“2. The second matter had to do with advice rendered by synod’s committee of pre advice on mission matters.” In this connection the question arose concerning possible discrepancies between the decisions of synod during the period from 1959 to 1963. And it is with those possible discrepancies that the MBSC has prepared the report we have just discussed. 

The Synod of 1964. 

The matter of domestic and foreign radio broadcasting will also appear on the agenda of the 1964 synod. The synod will have to decide on continuing the stations we now have in the United States or possibly even adding to these stations. 

At present the Reformed Witness Hour is being aired from six stations in our country. Three of these stations, Those in Grand Rapids and Holland, Michigan and in Pottstown, Pennsylvania, have been supported by (he radio committee of First Church, Grand Rapids. Two of these stations are being sustained financially by the Mission Board of our churches, namely, Oskaloosa, Iowa and Houston, Texas. One of them is almost completely supported by the Mission Board, but the Radio Committee of First Church has also contribut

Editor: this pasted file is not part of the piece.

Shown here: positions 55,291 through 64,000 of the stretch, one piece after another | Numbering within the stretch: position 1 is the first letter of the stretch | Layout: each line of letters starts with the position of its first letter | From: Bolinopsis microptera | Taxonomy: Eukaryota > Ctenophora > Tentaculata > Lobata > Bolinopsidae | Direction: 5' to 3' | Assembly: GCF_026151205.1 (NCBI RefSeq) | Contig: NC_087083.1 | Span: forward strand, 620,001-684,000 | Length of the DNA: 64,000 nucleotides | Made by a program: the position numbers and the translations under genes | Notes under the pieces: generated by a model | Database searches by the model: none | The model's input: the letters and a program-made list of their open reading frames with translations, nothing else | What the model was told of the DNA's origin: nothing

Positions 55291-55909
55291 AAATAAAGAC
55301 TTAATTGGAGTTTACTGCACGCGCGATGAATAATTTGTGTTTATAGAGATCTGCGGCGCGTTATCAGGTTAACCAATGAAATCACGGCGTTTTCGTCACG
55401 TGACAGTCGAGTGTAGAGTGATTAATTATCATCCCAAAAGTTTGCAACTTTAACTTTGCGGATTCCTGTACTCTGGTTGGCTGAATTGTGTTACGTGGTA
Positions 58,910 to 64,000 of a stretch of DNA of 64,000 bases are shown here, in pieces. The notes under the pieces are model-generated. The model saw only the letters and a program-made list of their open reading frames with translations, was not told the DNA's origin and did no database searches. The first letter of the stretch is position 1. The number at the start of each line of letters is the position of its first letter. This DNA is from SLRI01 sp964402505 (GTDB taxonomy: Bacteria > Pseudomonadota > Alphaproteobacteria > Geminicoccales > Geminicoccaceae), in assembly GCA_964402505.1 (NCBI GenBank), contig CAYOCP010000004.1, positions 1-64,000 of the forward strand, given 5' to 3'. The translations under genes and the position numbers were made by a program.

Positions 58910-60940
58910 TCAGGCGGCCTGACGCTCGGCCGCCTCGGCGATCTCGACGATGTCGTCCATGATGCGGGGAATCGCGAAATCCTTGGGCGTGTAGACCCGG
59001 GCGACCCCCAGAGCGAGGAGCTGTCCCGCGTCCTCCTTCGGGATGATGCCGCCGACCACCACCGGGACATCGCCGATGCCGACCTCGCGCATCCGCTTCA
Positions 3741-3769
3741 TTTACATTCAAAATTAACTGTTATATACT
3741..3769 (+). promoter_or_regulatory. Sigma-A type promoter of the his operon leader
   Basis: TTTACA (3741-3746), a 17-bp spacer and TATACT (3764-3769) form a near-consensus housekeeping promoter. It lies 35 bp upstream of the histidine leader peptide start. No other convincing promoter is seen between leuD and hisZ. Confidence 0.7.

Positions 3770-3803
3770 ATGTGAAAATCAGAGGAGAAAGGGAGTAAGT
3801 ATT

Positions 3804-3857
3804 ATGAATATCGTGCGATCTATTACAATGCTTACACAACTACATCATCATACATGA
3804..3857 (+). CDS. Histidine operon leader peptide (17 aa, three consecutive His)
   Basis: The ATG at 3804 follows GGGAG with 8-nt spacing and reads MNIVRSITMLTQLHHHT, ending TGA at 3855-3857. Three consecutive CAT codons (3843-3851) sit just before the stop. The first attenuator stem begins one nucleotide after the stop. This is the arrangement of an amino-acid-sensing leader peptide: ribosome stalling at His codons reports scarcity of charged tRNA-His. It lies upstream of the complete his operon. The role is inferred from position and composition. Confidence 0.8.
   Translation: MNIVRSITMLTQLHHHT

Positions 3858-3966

Besides these stations, we have also two stations that reach beyond our own country. The one is the small station in Curacao, West Indies, which has always offered its services without cHarges. The other is the Trans World Radio from Monte Carlo extending over the continent of Europe into England. The manager of this station informs us that we have a distinctively Reformed witness which is being appreciated particularly by those of Reformed persuasion both in England and in Europe. 

A new station is opening in Bonaire, Netherlands Antilles, that will reach down into South America to the south, and into the United States, including Jamaica, as far as the south eastern States. This station also belongs to the TransWorld Radio and has offered us some very good time slots at comparatively reasonable rates. 

Although our denomination is numerically small, we have had a wonderful opportunity to proclaim the truth of God’s sovereign grace far abroad throughout the world. May the Lord direct us in this calling also in the future. 

Note: Our readers may be interested in knowing that another transistor recorder has been donated by a family in one of our Michigan churches to be sent to Rev. Elliott, in order that his churches also may benefit from our sermons in their Sunday worship services. Moreover, that former members of the Rock Valley church have donated Psalters for Jamaica, which are being sent to these churches by our congregation in Hull, Iowa. We are grateful with the churches in Jamaica for this means of closer contact with each other.

—C.H.